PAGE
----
Alderman nabbed / #SexStrike? / Confusion, Squared

Alderman nabbed. Chicago police have arrested Proco “Joe” Moreno, charging him with insurance fraud and obstruction of justice. (Photo: Police mug shot.)

Mayor-elect Lightfoot says that, shortly after taking office Monday, she’ll order an end to aldermen’s corruption-tempting ability to greenlight or veto licenses and permits—but they can keep their zoning clout.
Lightfoot says she plans to add several new committees to the City Council’s structure—funding them with cash siphoned from the incredibly fat budget the Finance Committee has amassed under disgraced Ald. Ed Burke.
ProPublica Illinois: “Chicago aldermen have also made it almost impossible for the public to see what they’re up to.”
The Tribune’s John Kass lists the first two things Lightfoot must do.

‘A bureaucratic mess.’ Illinois’ public guardian comments on a new University of Chicago study that condemns the Department of Children and Family Services for policies that favor keeping families together—even when children are in jeopardy.
Read the report’s nine recommendations.
Trial has begun for a man accused in the murder of a 2-year-old whose body parts were found in the Garfield Park Lagoon.
The Chicago Public Schools administration is moving to fire four current or former teachers at one high school—and has consigned the school’s ex-principal to a do-not-hire list—over sexual misconduct charges spotlighted by a Trib investigation.

Struggling hospitals. A new national ranking for hospital patient safety gives five Chicago institutions a D …
 … and one fell from an A to a B.
Find your favorite hospital in the full list here.

#SexStrike? Trib columnist Clarence Page says actress Alyssa Milano’s call for women to protest harsh anti-abortion laws by refusing to engage in sex with men “has my attention.”
Alabama’s new abortion law may take the prize for the nation’s most restrictive …
 … and supporters see its questionable constitutionality as a feature, not a bug.
Chicago cops are questioning several people about the disappearance last month of a teenager who was nine months pregnant.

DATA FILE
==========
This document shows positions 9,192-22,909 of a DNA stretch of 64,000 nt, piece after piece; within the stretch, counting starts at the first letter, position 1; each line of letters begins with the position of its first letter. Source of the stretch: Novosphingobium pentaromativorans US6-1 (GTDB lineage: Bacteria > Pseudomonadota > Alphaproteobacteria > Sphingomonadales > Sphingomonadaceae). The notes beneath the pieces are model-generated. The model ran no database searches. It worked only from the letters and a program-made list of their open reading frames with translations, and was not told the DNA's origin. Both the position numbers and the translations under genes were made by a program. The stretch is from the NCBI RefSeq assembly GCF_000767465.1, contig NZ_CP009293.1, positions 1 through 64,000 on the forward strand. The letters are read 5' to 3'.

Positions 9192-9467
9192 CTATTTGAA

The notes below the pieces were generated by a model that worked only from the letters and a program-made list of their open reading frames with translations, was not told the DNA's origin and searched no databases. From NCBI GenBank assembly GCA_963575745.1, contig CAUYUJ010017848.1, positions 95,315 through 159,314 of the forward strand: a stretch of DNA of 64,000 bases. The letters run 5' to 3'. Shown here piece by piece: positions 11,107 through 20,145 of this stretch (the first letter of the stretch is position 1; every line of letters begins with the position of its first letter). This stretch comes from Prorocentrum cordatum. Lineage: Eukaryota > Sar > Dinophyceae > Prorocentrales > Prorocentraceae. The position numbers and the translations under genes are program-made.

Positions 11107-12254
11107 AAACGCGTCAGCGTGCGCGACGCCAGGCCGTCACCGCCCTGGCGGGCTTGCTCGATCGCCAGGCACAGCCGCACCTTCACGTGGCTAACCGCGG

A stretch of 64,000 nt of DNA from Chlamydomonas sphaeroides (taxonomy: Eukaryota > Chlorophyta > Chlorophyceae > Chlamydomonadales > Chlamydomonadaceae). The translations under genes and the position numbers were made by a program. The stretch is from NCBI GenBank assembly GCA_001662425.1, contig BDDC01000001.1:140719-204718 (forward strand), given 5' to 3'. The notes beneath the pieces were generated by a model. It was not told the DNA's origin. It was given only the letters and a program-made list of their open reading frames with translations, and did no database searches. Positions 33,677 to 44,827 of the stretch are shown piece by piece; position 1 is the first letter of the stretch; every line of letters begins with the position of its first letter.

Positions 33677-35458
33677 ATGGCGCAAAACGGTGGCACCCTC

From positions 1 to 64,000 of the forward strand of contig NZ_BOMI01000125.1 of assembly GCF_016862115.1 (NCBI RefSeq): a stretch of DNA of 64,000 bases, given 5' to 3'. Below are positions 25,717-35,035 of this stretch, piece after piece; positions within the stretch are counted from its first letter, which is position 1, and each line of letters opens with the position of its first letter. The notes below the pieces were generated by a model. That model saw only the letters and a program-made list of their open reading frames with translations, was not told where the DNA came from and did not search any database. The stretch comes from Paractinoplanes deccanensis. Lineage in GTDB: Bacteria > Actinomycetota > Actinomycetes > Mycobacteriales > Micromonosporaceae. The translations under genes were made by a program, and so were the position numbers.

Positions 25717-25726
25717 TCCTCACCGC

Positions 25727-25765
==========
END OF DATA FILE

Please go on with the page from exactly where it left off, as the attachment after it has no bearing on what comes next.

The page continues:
Ransomware racket. ProPublica reports that data recovery firms claiming to offer hacked organizations an ethical way out of the fix instead just paid the ransom—and charged victims extra.
To prevent atrocities like the live-streaming of a mass shooting at a New Zealand mosque, Facebook is imposing new rules on who can use Facebook Live.
Vox: Facebook interns make more than any other company’s—and double what the typical American makes.

‘Yep, that was me.’ In a first-person essay for the Trib, the Chicago contestant in the middle of the closest game yet for Jeopardy! champ James Holzhauer describes what it was like to try to take him down.
He’s driven the show’s ratings to a 14-year high.

… And those who fail to comply will be web-slung off the plane. United Airlines’ new in-flight safety video for passengers features Spider-Man …
 … but its treatment of a “passenger” maybe should be preceded by a trigger warning (April 9 link).
Walmart is joining the free-next-day delivery fray.

Confusion, Squared. The Illinois News Network, a once-reliable state government watchdog whose recent past has been spotty (2016 link)—including funding from the conservative Koch Brothers (2018 link)—is taking a new name: The Center Square – Illinois.
It’s backed by the Franklin News Foundation, which ranks just one star (of four) from the nonprofit-evaluation site Charity Navigator.
Please don’t mistake it for Chicago Public Square, which comes to you courtesy of four-star supporters including Lora Engdahl, Frank Heitzman, Joseph Sjostrom and Teresa Powell—whom you can join here for a few cents a day.

Correction corrected. An emailed correction to yesterday’s Chicago Public Square contained a redundancy—a repetitive one, of the sort that unnecessarily echoed a word. Square is regretfully sorrowful about that.

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